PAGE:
Derek Jeter - One Big Knob
It's well-established that I'm no big fan of Derek Jeter's.
Last week, The Derek drew quite a lot of attention in a game against Tampa Bay, after an inside pitch nicked the knob of his bat. Jeter sold the umpires on the idea that the ball had hit him, going so far as to call out the Yankees trainer to examine his hand. He was eventually awarded first base.
A grinning Jeter later confirmed to reporters that the ball didn't touch him (Unless the umpires believe that Jeter's hand is made out of maple, the sound of the play SHOULD have tipped them off).
There's a school of thought that this was a cagey stroke of genius by the Yankees Captain, and proponents of the move point out that baseball has a longstanding and noble history of cheating, whether scuffing or greasing a ball or corking a bat in order to gain an advantage over an opponent.
There's an equally longstanding tradition of suspending the bat corkers, ball scuffers and less-than-noble steroid users when you catch them. MLB wouldn't have been amused with Gaylord Perry happily explaining his spitter to reporters after the game, so why not slap the Yankees captain with a game or two?
Yes, 99 out of 100 players, if not more, would have taken their base if told to do so. Fewer would have turned it into an audition for James Lipton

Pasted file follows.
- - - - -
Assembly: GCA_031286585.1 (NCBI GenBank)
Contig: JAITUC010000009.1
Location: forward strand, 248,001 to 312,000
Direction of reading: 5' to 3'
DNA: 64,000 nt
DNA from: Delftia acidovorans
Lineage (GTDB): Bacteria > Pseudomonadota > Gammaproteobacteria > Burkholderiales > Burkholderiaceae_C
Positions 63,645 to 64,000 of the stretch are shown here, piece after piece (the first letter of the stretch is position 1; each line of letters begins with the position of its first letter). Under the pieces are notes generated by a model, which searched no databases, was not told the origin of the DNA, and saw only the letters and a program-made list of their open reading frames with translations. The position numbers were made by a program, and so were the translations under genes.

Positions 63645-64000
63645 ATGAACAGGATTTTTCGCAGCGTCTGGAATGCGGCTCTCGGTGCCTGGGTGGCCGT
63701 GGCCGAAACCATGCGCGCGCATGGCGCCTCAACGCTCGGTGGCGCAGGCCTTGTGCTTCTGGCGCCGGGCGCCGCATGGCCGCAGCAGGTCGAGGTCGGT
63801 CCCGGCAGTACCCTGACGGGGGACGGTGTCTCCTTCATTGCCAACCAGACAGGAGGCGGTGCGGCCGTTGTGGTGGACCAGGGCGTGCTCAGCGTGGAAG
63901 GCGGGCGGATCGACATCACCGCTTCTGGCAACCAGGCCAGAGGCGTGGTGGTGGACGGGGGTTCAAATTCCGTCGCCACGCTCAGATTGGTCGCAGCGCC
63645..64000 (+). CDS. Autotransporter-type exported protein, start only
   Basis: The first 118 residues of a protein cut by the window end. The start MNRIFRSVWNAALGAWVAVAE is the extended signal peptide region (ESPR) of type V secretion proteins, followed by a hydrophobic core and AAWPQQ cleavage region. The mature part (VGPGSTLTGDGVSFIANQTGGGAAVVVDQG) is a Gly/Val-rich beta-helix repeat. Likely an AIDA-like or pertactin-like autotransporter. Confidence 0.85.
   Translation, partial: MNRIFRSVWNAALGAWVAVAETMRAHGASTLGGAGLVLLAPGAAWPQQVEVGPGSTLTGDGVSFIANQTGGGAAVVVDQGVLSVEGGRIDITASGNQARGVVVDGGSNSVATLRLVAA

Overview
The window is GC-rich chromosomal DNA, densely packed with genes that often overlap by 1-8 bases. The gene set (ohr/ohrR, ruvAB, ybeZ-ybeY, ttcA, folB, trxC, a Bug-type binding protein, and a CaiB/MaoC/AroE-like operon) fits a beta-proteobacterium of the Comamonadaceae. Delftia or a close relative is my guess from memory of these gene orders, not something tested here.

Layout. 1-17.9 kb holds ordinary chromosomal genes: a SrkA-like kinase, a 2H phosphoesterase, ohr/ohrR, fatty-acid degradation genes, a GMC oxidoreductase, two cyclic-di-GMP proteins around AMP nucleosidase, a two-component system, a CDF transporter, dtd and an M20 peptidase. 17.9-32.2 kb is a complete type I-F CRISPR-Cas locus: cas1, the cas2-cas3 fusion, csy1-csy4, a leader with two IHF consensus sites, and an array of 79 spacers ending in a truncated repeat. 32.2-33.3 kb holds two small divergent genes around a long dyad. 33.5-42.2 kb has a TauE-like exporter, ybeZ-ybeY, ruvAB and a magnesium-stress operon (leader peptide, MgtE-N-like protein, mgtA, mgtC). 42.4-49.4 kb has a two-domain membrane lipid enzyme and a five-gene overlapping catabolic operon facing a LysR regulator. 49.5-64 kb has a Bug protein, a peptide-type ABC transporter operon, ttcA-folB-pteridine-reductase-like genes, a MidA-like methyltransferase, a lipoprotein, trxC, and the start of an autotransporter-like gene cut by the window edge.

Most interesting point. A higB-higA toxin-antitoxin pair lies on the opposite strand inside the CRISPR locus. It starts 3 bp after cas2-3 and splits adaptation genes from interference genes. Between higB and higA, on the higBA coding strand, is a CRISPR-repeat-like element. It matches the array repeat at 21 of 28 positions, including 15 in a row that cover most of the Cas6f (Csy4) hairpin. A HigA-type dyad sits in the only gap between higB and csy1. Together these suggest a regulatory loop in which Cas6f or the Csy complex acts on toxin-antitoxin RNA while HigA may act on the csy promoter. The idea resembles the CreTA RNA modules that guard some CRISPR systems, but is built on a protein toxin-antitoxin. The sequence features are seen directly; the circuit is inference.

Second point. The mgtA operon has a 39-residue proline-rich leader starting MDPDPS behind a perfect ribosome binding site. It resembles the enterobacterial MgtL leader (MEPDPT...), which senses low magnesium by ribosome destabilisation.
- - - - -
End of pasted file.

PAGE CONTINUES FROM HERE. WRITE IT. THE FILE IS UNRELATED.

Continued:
by calling out the trainer.
But Derek Jeter isn't 99 out 100 players - he's supposed to be more. Imagine for a moment if Jeter had waved off first base, acknowledging that the pitch hit the bat and not him. He steps back into the box, and inside-outs a double into the gap in right-centre field.
Albert Belle - having hit three home runs and driven in 6 - once tried to turn down an HBP
in order hit. The umpires eventually ordered him to first.
That's who Derek Jeter is SUPPOSED to be, what the Yankee hype-machine has built him up to be: the upstanding legend, the face of baseball. Antics such as these supposed to be the province of teammate, exotic substance devotee and all-around douchebag, Alex Rodriguez. But at this point in his career, Jeter is a 36-year-old whose OPS has slipped under .700. Maybe one base is the best he can hope for.